Because of their expense and difficulty in forming into a variety of shapes, inorganic non-polymeric matrices are generally not preferred and the art typically employs a solid electrolyte containing a polymeric matrix. Nevertheless, an electrochemical cell containing a solid electrolyte with a polymeric matrix suffer from low ion conductivity and, accordingly, in order to maximize the conductivity of these materials, the matrix is generally constructed into a very thin film, i.e., on the order of about 25 to about 250 μm. As is apparent, the reduced thickness of the film reduces the total amount of internal resistance within the electrolyte thereby minimizing losses in conductivity due to internal resistance.

The solid electrolytes also contain a solvent (plasticizer) which, prior to the present invention, has been added to the matrix primarily in order to enhance the solubility of the inorganic ion salt in the solid electrolyte and thereby increase the conductivity of the electrochemical cell. In this regard, the solvent requirements of the solvent used in the solid electrolyte have been art recognized to be different from the solvent requirements in liquid electrolytes. For example, solid electrolytes require a lower solvent volatility as compared to the solvent volatilities permitted in liquid electrolytes.

Suitable solvents well known in the art for use in such solid electrolytes include, by way of example, propylene carbonate, ethylene carbonate, γ-butyrolactone, tetrahydrofuran, glyme (dimethoxyethane), diglyme, tetraglyme, dimethylsulfoxide, dioxolane, sulfolane and the like.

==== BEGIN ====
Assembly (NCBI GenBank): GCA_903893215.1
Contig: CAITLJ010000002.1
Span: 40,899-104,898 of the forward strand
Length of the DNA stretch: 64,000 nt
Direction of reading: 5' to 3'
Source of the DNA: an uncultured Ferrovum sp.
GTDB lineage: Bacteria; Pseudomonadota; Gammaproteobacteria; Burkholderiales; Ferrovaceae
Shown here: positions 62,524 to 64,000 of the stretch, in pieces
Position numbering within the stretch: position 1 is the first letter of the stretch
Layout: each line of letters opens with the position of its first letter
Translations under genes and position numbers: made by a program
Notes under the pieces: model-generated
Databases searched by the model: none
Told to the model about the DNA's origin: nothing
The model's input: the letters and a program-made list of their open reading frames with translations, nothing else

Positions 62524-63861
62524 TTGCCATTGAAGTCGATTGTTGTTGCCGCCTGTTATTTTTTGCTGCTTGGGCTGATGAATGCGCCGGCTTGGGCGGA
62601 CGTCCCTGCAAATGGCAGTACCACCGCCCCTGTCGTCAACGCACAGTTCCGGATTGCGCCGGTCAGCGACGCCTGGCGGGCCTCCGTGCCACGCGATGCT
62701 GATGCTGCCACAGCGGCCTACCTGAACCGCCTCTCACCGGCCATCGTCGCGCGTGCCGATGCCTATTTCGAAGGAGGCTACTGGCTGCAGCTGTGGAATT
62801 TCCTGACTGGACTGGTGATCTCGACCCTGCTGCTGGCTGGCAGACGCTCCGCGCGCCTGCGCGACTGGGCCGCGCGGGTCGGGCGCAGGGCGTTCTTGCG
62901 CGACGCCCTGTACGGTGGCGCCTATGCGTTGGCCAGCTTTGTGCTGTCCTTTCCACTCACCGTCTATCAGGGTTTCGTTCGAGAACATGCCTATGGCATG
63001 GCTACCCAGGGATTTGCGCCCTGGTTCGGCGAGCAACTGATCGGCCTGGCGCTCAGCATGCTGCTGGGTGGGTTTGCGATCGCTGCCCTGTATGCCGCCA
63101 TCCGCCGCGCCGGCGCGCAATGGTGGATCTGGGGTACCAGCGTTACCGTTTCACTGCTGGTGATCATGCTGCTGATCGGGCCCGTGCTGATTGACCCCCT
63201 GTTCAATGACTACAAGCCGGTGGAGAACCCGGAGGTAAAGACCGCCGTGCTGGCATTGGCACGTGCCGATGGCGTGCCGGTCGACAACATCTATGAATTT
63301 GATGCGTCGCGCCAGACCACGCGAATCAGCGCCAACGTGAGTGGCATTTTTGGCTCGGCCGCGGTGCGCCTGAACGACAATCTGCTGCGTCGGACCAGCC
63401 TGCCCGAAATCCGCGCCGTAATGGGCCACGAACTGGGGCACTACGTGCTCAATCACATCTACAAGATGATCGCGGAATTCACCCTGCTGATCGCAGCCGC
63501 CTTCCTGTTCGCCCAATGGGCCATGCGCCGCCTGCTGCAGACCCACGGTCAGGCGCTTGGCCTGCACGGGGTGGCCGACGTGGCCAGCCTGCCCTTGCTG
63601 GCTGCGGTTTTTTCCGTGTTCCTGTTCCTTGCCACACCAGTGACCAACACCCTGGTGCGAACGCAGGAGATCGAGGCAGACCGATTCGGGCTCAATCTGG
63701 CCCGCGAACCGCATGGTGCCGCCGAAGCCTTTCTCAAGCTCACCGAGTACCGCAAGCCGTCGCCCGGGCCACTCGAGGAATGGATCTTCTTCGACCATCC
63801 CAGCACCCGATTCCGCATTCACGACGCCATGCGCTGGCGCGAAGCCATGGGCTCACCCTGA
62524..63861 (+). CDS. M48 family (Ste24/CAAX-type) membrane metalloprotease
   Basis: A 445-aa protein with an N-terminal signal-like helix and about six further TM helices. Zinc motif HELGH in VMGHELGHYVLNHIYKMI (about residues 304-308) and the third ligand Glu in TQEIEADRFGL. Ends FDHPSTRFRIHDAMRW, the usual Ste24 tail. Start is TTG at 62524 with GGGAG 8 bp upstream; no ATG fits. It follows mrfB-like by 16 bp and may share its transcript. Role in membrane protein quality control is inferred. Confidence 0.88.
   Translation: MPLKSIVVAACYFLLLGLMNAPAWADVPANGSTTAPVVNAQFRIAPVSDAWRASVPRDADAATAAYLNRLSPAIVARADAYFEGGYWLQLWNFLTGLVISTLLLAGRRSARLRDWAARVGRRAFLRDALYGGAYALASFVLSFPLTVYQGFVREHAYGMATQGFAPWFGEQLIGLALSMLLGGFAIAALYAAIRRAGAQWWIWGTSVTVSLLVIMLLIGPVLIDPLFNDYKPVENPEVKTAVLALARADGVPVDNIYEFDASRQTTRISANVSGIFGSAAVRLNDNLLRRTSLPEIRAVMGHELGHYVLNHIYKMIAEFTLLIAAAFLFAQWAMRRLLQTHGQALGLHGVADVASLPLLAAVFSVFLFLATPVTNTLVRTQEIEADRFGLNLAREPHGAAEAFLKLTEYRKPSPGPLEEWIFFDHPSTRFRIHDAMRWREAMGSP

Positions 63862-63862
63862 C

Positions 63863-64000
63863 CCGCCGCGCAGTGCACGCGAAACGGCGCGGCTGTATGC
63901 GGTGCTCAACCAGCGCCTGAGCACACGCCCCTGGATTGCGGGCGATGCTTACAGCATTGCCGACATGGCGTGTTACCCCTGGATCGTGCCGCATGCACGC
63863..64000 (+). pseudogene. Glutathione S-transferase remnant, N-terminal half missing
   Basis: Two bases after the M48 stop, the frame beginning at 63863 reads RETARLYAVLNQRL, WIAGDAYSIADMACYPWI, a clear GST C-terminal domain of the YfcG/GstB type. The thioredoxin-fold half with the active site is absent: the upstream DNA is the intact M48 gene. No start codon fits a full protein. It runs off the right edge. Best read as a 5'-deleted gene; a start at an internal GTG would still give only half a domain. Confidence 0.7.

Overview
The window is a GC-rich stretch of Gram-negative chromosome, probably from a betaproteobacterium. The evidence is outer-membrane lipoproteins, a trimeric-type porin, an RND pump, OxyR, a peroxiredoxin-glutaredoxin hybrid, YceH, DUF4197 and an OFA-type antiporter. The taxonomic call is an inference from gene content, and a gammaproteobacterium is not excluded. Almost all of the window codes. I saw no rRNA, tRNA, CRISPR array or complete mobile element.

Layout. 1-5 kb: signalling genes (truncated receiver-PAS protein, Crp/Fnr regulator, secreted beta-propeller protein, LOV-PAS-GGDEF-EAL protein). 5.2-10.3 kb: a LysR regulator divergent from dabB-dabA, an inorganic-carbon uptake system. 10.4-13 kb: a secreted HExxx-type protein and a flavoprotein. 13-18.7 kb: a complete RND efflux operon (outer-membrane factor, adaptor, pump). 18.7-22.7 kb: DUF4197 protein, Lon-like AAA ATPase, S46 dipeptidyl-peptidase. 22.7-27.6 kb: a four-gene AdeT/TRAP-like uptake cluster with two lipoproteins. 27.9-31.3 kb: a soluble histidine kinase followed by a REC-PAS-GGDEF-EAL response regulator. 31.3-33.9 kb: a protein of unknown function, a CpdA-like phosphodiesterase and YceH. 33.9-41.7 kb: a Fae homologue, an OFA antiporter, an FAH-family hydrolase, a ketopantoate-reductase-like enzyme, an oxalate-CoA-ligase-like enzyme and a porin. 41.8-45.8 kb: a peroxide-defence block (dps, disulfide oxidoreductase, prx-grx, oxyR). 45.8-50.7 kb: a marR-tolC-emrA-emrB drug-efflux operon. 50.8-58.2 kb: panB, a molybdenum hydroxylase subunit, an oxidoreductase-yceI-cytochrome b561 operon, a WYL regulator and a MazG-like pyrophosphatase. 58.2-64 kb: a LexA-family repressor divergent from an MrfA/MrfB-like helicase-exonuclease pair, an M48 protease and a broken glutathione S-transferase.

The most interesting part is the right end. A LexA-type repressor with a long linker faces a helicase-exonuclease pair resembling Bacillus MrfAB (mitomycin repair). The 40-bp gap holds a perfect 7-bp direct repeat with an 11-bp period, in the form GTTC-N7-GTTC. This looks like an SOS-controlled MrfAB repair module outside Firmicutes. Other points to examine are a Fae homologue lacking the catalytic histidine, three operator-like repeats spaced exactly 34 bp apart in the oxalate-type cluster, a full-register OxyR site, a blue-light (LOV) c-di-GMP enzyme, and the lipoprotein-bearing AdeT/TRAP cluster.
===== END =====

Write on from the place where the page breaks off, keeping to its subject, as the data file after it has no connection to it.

Heretofore, the solid, solvent-containing electrolyte has typically been formed by one of two methods. In one method, the solid matrix is first formed and then a requisite amount of this material is dissolved in a volatile solvent. Requisite amounts of the inorganic ion salt and the electrolyte solvent (usually a glyme and the organic carbonate) are then added to the solution. This solution is then placed on the surface of a suitable substrate (e.g., the surface of a cathode) and the volatile solvent is removed to provide for the solid electrolyte.

In the other method, a monomer or partial polymer of the polymeric matrix to be formed is combined with appropriate amounts of the inorganic ion salt and the solvent. This mixture is then placed on the surface of a suitable substrate (e.g., the surface of the cathode) and the monomer is polymerized or cured (or the partial polymer is then further polymerized or cured) by conventional techniques (heat, ultraviolet radiation, electron beams, etc.) so as to form the solid, solvent-containing electrolyte.

When the solid electrolyte is formed on a cathodic surface, an anodic material can then be laminated onto the solid electrolyte to form a solid battery (i.e., an electrochemical cell).

Regardless of which of the above techniques is used in preparing the solid electrolyte, a recurring problem has been the presence of impurities which interfere with cell function and can reduce battery life. The source of these impurities is the partial decomposition of the inorganic ion salt formed in the polymer matrix. Partial decomposition occurs due to exposure of the inorganic ion salts to the high temperatures used, for example, in forming the polymer matrix and/or in evaporating the volatile solvent. These high temperatures cause the salt to break down into insoluble or less soluble salts. For example, lithium hexafluorophosphate (LiPF6) is converted to LiF, which is much less soluble in the electrolyte and can precipitate out. Such insoluble or less soluble salts cannot function to transfer electrons, and hence the resulting battery is rendered less efficient.